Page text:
Very few topics get the attention afforded to the Southwest Companion Pass. You could spend a lifetime reading all the posts about it that are on the internet.
I used to read posts claiming that the Companion Pass offered the ultimate travel savings. With this pass, you can fly on Southwest for half the price, allowing you to take twice as many trips without spending more money. Alternatively, if you have Southwest Rapid Rewards points, you can pay for one ticket with points and receive the other one for free.
I fell for this and decided that I would do whatever I needed to get one of these passes. After six months of trying and some false starts, I finally had the pass and 14 months to use it.
While it did save me some points, I found out that I didn’t save all that much because we didn’t often fly with Southwest, even though I tried to use them for every trip.
My experience with the Southwest Companion Pass is actually one thing that convinced me to start writing Your Mileage May Vary. Although having the Southwest Companion Pass can potentially save you a lot of money, it’s also possible that you may not really save that much. It all depends on how frequently you fly with Southwest. For a moderate traveler, you may be looking at two or three trips per year, assuming that Southwest flies to your destination, with a convenient schedule.
In 2019, Chase did something that was thought to be impossible. They made the Companion Pass a reward for signing up for a Southwest co-brand credit card.
This tells me that Chase and Southwest knew that:
- The Companion Pass is a coveted item, and people will jump at the chance to get one.
- Most people overestimate how much value they’ll get from the pass.
- Chase and Southwest are going to come out ahead by giving a companion pass instead of extra points.
Current Offer For A Companion Pass
Since then Chase and Southwest have run several offers with the Companion Pass as a sign-up bonus for their line of personal co-brand credit cards. In fact, they just launched an offer for 2024:
If you sign up for one of their cards and spend $4,000 on purchases in the first three months, you’ll earn 30,000 Rapid Rewards points and a Companion Pass that’s good until 2/28/2025.
Let’s realize that the power Companion Pass users have already locked in their passes for all of 2024 and 2025. In order to be eligible for the Companion Pass sign-up bonus, you must not currently have a Southwest Rapid Rewards credit card and cannot have received a Southwest bonus in the last 24 months. Additionally, you must be under the Chase “5/24” rule.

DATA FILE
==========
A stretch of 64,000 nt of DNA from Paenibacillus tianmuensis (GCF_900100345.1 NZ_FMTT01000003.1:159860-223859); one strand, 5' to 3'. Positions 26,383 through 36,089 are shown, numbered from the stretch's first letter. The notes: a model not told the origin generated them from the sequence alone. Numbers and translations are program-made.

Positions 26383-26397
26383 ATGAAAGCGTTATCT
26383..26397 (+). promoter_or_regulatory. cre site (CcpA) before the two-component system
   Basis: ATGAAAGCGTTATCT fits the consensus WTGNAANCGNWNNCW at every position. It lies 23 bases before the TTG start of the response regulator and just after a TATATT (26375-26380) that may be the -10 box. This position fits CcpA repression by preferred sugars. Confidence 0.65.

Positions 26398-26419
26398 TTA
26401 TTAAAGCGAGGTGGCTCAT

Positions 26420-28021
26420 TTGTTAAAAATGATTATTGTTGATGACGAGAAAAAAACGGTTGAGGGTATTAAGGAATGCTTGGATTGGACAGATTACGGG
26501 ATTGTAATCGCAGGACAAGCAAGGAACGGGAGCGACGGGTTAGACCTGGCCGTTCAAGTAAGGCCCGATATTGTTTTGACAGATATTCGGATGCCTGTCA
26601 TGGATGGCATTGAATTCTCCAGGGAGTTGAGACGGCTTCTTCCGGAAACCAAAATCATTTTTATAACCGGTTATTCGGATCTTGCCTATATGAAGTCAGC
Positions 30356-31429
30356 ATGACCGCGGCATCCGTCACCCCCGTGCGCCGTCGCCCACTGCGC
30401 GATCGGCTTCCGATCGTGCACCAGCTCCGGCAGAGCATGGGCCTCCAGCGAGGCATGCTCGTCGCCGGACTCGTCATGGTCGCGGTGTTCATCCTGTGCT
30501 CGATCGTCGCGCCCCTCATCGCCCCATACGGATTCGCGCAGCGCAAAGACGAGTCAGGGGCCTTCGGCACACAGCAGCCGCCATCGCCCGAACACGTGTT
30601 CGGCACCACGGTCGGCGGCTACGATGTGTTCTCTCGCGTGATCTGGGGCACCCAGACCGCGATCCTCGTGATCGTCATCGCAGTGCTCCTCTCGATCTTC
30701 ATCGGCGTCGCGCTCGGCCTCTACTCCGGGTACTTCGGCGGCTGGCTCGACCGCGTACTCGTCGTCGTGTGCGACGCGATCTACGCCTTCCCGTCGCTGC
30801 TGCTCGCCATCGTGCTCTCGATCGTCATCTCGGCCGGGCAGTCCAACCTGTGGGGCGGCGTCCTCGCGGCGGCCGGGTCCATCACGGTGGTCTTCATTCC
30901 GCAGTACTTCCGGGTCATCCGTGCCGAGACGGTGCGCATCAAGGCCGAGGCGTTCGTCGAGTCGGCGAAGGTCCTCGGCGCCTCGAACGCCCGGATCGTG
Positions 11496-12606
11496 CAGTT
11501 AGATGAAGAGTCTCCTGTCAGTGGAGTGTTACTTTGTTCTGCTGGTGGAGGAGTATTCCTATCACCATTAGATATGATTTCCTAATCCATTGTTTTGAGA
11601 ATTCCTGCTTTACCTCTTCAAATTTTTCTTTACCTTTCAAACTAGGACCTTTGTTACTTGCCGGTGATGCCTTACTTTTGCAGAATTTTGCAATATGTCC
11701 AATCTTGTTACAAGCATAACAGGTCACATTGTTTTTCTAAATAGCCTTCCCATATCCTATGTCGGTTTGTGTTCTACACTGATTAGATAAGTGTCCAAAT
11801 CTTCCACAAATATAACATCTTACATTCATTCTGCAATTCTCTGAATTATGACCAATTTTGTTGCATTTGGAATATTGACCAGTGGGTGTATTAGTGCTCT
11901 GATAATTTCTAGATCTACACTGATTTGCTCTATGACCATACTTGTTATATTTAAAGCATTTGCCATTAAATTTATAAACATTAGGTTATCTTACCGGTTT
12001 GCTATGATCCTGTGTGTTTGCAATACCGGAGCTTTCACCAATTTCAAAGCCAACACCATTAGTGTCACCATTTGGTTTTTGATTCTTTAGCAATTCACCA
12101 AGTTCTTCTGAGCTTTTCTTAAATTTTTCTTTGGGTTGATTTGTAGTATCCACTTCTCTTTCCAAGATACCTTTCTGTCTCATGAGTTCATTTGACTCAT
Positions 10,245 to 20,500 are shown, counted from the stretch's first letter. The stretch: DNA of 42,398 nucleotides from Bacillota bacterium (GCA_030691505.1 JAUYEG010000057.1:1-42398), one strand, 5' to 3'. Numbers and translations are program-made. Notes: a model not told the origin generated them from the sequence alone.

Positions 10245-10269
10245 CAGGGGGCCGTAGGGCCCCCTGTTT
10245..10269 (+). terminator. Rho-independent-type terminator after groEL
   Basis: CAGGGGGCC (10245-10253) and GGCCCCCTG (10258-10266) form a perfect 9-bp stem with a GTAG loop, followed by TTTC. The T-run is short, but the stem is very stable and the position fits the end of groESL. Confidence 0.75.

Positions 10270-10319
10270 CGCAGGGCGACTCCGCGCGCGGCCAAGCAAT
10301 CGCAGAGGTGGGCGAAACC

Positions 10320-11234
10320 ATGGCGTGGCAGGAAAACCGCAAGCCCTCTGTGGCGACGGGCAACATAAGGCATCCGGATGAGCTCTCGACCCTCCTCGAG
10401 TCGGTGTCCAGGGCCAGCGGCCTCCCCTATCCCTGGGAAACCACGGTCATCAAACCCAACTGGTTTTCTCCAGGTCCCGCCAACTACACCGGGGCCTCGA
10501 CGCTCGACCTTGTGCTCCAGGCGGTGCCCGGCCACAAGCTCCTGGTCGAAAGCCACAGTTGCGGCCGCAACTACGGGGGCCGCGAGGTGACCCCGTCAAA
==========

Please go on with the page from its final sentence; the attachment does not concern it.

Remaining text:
This offer is intended for those who are aware of the Companion Pass but haven’t attempted to obtain one earlier due to the complexity involved. They may not even be aware of what the Companion Pass is. Such people are likely to use it only a few times in 2024, at best. However, for both Chase and Southwest, this promotion generates a lot of publicity for their credit cards. They may break even or even save some money if these new customers don’t use the pass as frequently as they had anticipated by the end of the year.
The Companion Pass offer is good for all three of the Southwest Rapid Rewards personal cards. If you want to sign up for one of the Southwest personal cards, we’d appreciate it if you use our referral link (for which we receive a bonus of Southwest points).
Should You Take Advantage Of This Offer?
Why do people want the Companion Pass so badly that they’re willing to waste a credit card approval to get one? I guess it’s because it has a certain mystique. After all, it’s not easy to get, and you can’t put a price on its value. You hear stories about how people save THOUSANDS of dollars a year with the Companion Pass. While I don’t doubt these stories are true, there are plenty more people out there who did the work to get a companion pass and ended up using it two or three times and saved maybe $400.
I never claimed that the Southwest Companion Pass is the holy grail of the travel universe. Its value depends on your personal travel habits and preferences. Even after getting the pass, you need to consider if flying with Southwest for all your trips is feasible. Will you pay more money for a flight on Southwest just because you’ll get a free companion ticket? How about taking a flight with inconvenient timings or a layover? Are you okay with flying on a less comfortable plane? These are choices you’ll have to make when using your pass, so be prepared
I hope this posting gives you some reason to pause whenever you come across an article proclaiming any “must-have” item. There is no such thing. Examine what is being discussed and see if it aligns with the way you enjoy traveling. If it makes sense, go for it. If not, let it go without any regrets.
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This post first appeared on Your Mileage May Vary